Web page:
An Asset Building Agenda for the States

How are states working to promote asset building among their residents? A recent paper I wrote for The New America Foundation, An Assets Agenda for the States,” highlights state asset building trends during 2012 in four policy areas: (1) promoting savings; (2) increasing access to the mainstream financial system; (3) consumer protection; and (4) financial education.

Promoting Savings. States are promoting savings in several ways. First and foremost is through the elimination of asset limits in public benefit programs. Currently, six states have removed asset limits in their state’s Temporary Assistance for Needy Families (TANF) programs, 25 states have removed them from their Medicaid programs, and over 40 states have removed them from their Supplemental Nutrition Assistance Programs (SNAP). The Illinois General Assembly, for example, recently passed a bill that will eliminate asset limits in Illinois’s TANF program.

A second way states are promoting savings is by providing families with mechanisms to effectively build college savings accounts. All 50 states have some type of 529 college savings plan; however, since only 9% of existing 529 account holders earn less than $50,000 per year, it is clear that such plans are not being used by low-income people. Some states have begun collecting data on 529 plan participants in an effort to demonstrate the necessity for program changes. For instance, after Texas began gathering 529 college participation data, it found that only 17% of participants in its 529 prepaid tuition plan during 2008-09 were African-American or Hispanic, even though together these populations represent a majority of Texans under age 18. Moreover, only 5.4% of such accountholders had incomes below $50,000, even though 41.4 percent of Texas families earn less than $50,000 per year. RAISE Texas, a prominent Texas asset building coalition, used this information to develop suggestions for making the state’s 529 program more accessible to these populations, which lead to the recent launch of the Texas Match the Promise Foundation, which will supply matching scholarships to participants in the state’s prepaid tuition fund. 

Similar to 529 programs, states are also considering policy proposals such as children’s savings accounts (CSAs). Under most CSA proposals, children would be given savings accounts that would be seeded with an initial deposit from the government, often with supplemental amounts available for low-income families, and states would also offer matching funds, up to a cap, for contributions made by family, friends and children themselves. Numerous pilot studies of CSA plans over the last decade have demonstrated such accounts’ usefulness and in 2012 San Francisco expanded its Kindergarten to College pilot program to all San Francisco elementary schools. Under the program children are provided with an initial deposit of $50, matching funds of up to $100 for the first year, and children receiving free or reduced lunch receive an extra $50.   Additional incentives include a $100 bonus when families sign up for auto-deposit of a minimum of $10 every month for six months.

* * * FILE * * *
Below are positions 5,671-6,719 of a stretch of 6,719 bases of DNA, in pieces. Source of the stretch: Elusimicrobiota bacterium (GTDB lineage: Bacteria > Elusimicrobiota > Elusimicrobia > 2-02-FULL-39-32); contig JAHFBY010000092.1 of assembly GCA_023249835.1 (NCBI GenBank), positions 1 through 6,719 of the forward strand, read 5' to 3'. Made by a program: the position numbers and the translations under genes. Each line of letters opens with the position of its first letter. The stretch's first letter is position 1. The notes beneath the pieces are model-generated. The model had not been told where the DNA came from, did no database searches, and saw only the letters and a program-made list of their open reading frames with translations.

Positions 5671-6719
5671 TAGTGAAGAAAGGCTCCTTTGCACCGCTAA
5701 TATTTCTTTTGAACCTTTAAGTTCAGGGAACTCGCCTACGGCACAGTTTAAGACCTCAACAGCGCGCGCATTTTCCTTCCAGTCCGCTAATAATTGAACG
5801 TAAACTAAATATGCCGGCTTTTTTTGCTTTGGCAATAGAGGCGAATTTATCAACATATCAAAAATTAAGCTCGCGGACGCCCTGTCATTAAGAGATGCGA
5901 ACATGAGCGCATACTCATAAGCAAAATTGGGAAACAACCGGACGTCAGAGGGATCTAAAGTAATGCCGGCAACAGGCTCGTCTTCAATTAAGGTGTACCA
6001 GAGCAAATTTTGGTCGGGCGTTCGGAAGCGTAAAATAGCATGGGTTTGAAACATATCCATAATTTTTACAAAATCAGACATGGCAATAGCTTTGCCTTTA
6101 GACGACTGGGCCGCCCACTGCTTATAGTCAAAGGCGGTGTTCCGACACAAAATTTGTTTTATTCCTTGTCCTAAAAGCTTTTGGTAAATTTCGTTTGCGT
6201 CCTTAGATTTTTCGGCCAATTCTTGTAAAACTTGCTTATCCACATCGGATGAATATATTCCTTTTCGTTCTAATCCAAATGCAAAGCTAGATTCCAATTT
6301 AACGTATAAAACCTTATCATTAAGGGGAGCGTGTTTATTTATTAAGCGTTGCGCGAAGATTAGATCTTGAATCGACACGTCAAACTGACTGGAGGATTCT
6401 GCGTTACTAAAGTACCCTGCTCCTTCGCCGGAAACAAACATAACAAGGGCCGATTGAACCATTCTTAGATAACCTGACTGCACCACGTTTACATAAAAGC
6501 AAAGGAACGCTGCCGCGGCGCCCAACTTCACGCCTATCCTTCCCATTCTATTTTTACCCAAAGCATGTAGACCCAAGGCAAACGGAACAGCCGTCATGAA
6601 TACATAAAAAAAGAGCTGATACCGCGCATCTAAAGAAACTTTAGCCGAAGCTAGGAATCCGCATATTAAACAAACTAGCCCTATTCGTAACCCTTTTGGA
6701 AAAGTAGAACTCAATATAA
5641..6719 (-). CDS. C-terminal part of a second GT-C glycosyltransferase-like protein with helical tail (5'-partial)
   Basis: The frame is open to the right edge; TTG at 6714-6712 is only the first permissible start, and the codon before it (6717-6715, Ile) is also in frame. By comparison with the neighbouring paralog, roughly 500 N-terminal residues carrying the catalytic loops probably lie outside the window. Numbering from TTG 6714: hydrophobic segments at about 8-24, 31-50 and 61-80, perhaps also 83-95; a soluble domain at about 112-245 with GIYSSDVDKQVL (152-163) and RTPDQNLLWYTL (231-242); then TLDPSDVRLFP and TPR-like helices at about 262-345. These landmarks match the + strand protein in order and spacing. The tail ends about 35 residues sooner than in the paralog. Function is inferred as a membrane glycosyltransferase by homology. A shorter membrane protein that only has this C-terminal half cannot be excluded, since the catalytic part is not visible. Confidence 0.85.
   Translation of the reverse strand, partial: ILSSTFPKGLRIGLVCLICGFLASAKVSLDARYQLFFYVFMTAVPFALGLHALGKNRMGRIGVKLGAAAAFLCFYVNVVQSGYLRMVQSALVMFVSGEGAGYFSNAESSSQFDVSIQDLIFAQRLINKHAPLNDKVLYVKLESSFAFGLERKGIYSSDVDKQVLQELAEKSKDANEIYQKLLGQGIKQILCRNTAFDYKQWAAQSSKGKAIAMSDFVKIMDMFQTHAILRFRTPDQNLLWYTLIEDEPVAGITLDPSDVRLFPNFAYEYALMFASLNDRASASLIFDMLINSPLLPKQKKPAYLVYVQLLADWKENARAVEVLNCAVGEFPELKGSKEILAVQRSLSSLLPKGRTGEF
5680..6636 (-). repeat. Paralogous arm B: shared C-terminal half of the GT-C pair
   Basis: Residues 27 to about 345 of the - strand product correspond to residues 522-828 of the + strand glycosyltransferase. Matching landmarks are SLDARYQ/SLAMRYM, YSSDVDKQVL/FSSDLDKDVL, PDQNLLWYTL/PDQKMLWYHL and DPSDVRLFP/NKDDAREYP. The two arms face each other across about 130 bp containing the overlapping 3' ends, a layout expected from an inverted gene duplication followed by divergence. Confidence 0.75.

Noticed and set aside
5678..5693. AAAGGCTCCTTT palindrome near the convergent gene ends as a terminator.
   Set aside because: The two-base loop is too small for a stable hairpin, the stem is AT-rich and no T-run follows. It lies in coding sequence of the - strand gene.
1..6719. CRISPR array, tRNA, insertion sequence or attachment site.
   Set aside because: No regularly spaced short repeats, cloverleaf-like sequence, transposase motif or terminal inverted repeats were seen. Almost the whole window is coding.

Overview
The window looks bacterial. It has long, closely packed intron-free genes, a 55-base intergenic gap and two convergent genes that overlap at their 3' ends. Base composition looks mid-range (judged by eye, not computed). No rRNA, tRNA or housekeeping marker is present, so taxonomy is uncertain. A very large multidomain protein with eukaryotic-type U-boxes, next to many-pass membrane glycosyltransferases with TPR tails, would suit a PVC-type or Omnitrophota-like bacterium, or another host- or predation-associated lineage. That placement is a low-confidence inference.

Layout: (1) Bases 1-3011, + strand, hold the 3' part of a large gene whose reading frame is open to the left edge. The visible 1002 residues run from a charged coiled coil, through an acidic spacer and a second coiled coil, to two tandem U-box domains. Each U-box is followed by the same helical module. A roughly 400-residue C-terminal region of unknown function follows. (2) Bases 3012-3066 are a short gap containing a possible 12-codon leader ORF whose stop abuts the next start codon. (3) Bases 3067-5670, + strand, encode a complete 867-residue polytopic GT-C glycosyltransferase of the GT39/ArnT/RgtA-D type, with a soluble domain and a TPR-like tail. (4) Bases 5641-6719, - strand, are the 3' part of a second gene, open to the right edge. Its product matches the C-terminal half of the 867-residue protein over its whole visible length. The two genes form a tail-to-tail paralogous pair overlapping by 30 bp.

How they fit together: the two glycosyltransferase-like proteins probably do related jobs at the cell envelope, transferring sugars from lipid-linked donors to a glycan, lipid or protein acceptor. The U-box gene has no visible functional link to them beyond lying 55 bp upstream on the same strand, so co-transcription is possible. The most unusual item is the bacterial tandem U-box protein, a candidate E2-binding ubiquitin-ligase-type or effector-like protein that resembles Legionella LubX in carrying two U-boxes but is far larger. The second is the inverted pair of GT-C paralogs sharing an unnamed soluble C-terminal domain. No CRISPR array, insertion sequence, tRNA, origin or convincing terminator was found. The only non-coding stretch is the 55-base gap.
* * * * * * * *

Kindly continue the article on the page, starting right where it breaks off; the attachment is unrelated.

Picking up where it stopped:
Another way states are promoting savings is by expanding access to retirement savings opportunities. Currently only about 50% of all workers have access to employer-sponsored retirement savings accounts. In 2012, California passed the first comprehensive state bill to address this issue. The bill lays the groundwork for establishing an automatic enrollment IRA program for employees in California. Illinois has also introduced legislation to create an Illinois automatic IRA program, though the bill has to yet to make it out of committee.

Finally, incentivizing savings accounts through programs like D2D’s prized-link savings have also started to gain traction in states. In prize-linked savings programs, consumers are given lottery ticket equivalents for each deposit they make. The opportunity to win prizes encourages them to continue to save money. Results from initial pilot studies in Michigan have been very promising.

Increasing Access to Mainstream Financial Services. Asset building advocates’ efforts to increase access to mainstream financial services continue to focus on programs that help bank the unbanked. According to the Federal Deposit Insurance Corporation (FDIC), approximately 8.2% of U.S. households are unbanked. This represents 1 in 12 households in the nation, or nearly 17 million adults. Low-income households, with incomes of $30,000 or less, constitute nearly 82% of unbanked and nearly 41% of underbanked households, and minorities are more likely to be un/underbanked—nearly 63% of unbanked and 40% of underbanked households are African American or Hispanic. Bank On programs, which began in San Francisco in 2006, are collaborations between governmental agencies (e.g., cities or states), financial institutions, and community groups, wherein the financial institutions offer low-cost basic transaction accounts to unbanked individuals. Since Bank On programs are low-cost initiatives, states can still implement such programs despite existing budget crisis. The Bank On model has been replicated in more than 30 cities, 4 states, and two regions, with dozens more programs in development